Why do you do what you do? Do you do it out of obligation or love? Sometimes it’s one or the other. Sometimes it’s both.
For example, when you call your parents on Mother’s or Father’s Day, or on other holidays, do you call them because it’s expected of you? Probably.
In my view, the key difference in the motivation behind the two is this: doing something out of obligation is a requirement; it’s something you have to do. Acting out of love, on the other hand, is something you want to do.
Don’t get me wrong—I’m not suggesting the dutiful nature of these phone calls means you love your family any less. Both love and obligation can be present in any of your actions. But the truth is, one can often supersede the other.
Look at it this way: when we do something out of obligation, we’re essentially just going through the motions. When we do something out of love, there’s an emotional component. It’s harder, and even scarier. And though the act of loving—someone or something—makes us more vulnerable, we’re likely to get more out of any experience, situation or interaction when it’s driven by that emotion.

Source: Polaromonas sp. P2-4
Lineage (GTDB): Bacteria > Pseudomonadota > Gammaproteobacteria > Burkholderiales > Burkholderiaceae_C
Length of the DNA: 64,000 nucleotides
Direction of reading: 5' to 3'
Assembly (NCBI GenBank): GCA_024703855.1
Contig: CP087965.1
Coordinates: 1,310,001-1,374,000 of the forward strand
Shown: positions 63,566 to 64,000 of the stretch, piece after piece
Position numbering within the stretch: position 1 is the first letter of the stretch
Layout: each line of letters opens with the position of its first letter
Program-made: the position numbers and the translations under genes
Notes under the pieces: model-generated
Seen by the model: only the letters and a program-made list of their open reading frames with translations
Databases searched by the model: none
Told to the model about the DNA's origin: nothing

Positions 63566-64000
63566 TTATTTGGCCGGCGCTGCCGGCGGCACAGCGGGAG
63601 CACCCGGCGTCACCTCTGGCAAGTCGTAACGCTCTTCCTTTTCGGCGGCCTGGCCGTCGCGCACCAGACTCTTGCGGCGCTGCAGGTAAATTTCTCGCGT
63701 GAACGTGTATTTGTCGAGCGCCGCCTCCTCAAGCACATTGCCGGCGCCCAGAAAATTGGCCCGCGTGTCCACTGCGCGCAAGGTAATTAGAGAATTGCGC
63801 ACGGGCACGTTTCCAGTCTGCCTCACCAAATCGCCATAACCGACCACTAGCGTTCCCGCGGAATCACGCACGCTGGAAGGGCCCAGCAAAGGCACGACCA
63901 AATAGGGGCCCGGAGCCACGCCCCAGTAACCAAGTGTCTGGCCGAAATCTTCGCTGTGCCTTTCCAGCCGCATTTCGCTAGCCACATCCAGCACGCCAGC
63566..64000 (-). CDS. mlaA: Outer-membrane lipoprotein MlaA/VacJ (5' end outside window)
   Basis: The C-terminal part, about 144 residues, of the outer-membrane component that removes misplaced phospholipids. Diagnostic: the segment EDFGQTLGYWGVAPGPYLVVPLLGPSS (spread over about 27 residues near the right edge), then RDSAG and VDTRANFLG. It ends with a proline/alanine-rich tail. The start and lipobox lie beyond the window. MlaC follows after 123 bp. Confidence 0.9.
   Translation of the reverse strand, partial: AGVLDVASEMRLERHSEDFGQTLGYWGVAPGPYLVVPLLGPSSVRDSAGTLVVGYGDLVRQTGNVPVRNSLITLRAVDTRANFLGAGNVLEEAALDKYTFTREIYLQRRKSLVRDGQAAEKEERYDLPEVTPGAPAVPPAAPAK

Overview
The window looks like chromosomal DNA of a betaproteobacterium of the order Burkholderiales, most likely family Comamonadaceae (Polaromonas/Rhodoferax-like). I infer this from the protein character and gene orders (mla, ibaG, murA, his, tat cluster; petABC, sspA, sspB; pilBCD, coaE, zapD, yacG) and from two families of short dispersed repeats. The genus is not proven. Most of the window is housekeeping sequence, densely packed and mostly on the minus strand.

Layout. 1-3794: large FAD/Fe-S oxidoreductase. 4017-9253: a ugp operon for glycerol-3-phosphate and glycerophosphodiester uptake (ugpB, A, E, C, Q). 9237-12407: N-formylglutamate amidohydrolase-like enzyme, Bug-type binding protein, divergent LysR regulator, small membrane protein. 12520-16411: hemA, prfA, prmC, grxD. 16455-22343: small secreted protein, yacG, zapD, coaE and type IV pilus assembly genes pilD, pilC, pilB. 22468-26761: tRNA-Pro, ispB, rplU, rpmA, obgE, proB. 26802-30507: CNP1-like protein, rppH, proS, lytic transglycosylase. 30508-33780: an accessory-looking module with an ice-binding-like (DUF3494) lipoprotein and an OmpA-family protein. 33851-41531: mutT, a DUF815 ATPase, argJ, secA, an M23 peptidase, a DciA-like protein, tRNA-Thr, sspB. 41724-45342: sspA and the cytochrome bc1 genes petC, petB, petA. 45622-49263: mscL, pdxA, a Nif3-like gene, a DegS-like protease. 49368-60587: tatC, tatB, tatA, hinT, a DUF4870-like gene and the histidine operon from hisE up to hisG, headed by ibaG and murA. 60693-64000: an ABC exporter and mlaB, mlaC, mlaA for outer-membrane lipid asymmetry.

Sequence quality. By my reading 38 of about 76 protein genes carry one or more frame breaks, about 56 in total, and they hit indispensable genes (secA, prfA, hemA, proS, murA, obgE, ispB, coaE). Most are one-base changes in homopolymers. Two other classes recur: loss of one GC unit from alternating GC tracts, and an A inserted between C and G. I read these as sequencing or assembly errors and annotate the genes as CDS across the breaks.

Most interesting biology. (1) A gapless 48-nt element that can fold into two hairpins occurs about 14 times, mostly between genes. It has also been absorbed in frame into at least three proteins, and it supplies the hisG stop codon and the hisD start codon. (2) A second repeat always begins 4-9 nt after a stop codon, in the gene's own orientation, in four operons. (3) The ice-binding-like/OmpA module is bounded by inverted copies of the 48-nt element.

Same principle applies to your career. Sure, work is called work for a reason, and it’s not supposed to be all fun and games. But overall, do you love what you do—or are you doing it out of obligation?
Gerard Way said, “The clearest actions come from truth, not obligation.” I would argue that, in fact, the clearest actions come from love.
Have a great weekend.